by Kim Bewick
It’s chains, shackled at my wrists and ankles,
Body iron round my torso,
Whispers of insufficiencies, inadequacies, uselessnesses in my tender ear.
It’s swirling acid in the scientifically absent pit of my stomach,
Chanting from the deepest crevices of my brain,
“You are not good enough. You cannot do anything. You have no worth.”
It’s being on the verge of sobbing fits over empty cereal boxes,
Despairing over cat hair build up mere days after vacuuming,
Constantly on the edge of illness: scratchy throat, aching limbs, sandpaper eyes.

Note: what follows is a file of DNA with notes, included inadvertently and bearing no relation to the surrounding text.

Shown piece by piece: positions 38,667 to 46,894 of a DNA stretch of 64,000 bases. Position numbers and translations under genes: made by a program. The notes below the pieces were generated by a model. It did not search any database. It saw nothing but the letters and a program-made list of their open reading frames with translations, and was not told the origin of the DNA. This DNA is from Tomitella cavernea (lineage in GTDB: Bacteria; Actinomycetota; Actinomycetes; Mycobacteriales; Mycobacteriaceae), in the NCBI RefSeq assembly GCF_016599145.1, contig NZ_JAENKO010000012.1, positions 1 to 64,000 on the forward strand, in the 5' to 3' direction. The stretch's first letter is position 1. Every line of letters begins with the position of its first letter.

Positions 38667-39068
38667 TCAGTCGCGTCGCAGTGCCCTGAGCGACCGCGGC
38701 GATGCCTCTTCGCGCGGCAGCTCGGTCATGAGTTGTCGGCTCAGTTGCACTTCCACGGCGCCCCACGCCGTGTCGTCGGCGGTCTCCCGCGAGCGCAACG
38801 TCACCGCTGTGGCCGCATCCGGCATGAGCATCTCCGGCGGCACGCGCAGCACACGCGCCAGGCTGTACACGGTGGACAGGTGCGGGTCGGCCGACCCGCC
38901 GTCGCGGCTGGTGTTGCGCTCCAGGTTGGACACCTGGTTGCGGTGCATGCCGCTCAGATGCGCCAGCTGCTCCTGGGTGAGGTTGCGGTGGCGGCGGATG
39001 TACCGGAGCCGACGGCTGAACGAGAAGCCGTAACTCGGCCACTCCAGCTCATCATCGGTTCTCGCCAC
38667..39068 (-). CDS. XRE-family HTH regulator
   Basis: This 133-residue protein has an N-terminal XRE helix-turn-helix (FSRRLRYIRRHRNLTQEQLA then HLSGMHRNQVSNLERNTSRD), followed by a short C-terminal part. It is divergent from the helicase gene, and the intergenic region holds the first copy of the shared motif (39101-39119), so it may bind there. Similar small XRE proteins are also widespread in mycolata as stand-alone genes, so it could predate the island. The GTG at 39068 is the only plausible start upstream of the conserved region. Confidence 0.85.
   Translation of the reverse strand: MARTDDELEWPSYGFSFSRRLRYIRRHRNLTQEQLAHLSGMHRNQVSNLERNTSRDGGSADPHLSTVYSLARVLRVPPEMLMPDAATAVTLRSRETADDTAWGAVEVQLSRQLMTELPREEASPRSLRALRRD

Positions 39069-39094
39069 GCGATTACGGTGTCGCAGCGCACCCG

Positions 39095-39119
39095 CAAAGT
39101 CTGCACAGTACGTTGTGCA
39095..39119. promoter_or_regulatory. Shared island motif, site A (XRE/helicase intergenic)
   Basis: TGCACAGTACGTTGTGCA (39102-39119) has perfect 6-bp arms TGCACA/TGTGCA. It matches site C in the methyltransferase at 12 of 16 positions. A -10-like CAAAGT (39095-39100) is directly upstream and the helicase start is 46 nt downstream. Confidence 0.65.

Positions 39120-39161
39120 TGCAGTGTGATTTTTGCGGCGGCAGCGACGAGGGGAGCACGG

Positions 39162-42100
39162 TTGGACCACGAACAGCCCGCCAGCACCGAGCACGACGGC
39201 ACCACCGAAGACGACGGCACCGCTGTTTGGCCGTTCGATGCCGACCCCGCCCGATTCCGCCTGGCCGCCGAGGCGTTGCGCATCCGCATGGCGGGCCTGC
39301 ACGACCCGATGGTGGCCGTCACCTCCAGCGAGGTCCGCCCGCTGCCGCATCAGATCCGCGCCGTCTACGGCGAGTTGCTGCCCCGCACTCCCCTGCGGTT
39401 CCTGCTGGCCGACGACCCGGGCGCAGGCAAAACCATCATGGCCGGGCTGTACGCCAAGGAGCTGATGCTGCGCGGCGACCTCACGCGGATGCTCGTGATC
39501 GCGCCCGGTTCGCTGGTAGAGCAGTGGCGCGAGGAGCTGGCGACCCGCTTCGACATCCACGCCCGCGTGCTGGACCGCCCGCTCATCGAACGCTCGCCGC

All these united saying, “Be still. Movement threatens you. Be still.”
I am still.
Kim Bewick (@kim_bewick) is a mother with autism who has two children with autism. She writes, paints, sews, and creates in many media expressing her experience as a mother with autism and about parenting children with autism. She is also active in autism advocacy. She lives with her partner, her children, two neurotypical stepsons, and two cats; they live happily together in sub-arctic Canada.